46. All4MyDaughter

    All4MyDaughter SDN Mommystrator Staff Member Administrator SDN Senior Moderator Lifetime Donor Partner Organization

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    Just use clinical judgment. Three week old baby? They need to call their pediatrician. Older baby, more clear cut symptoms? Make a recommendation. Recently I had a 14 month old with influenza B who was having trouble sleeping d/t congestion and cough. I asked the parents how much the baby weighed and calculated a conservative weight based dose for diphenhydramine. Followed up with the parents the next day. They said he slept much better and did fine.

    One of the issues with OTC cough and cold products in very young children was that parents couldn't safely dose them and didn't understand the differences between formulations. Not knowing how much to give, not realizing that some products are more concentrated than others, etc. This is one way that pharmacists can make a difference by educating patients. Isn't this what we went to school for?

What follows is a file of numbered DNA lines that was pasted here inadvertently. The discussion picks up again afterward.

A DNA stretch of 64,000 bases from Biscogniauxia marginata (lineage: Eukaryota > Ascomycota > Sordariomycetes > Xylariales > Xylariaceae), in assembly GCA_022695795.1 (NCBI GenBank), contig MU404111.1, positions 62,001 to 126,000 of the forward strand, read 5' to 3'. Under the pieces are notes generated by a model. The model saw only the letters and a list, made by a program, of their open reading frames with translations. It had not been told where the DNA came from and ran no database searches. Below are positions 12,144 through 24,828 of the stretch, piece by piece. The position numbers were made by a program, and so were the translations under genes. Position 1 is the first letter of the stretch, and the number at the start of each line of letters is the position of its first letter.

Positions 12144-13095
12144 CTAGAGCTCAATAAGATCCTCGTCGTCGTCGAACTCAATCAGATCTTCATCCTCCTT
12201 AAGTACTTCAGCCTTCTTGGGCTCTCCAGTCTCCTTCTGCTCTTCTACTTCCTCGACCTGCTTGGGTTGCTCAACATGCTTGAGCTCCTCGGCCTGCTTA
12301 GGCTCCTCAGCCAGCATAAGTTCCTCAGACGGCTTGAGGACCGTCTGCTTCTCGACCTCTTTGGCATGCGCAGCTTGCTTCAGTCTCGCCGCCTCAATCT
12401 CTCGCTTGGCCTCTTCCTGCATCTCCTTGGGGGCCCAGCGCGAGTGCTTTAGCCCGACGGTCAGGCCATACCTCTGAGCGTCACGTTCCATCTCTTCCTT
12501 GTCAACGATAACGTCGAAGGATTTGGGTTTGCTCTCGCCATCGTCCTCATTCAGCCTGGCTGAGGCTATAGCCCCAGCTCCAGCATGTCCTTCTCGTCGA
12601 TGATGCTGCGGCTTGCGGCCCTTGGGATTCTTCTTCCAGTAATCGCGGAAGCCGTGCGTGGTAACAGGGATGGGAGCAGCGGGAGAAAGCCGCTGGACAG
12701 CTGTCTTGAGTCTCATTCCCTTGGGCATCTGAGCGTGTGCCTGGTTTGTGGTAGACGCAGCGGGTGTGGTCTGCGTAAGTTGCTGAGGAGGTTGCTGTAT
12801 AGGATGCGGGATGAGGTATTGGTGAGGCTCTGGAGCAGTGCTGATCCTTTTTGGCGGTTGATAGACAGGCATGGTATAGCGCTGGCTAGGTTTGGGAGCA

47. dingerx

    dingerx

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    Hey buddy... you just picked the wrong side of the argument. I'm in regulatory and can tell you look up GRAS at the FDA website. Furthermore, the cough and cold products you refer to are based on apap and pse containing products. Nice try, though.
  48. WVUPharm2007

    WVUPharm2007 "I hear the WMD is the bomb."

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    ...but is recommending a dosage of an antihistamine in a patient that is contraindicated in the OTC labeling considered practicing medicine?

    There is a ton of **** I'm well trained in and perfectly capable of doing, but I don't because its illegal...this issue...is kinda a gray area...
  49. MountainPharmD

    MountainPharmD custodiunt illud simplex

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    You have failed to convince me I have picked the wrong side of the argument. Are you trying to tell me you work in "regulatory" what ever that means and information easily searched and available on the FDAs website is false? Here is another link for you to read.

    http://www.uspharmacist.com/content/c/14137/
  50. hwks09

    hwks09

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    Lol. He works in "regulatory?" His post makes no sense.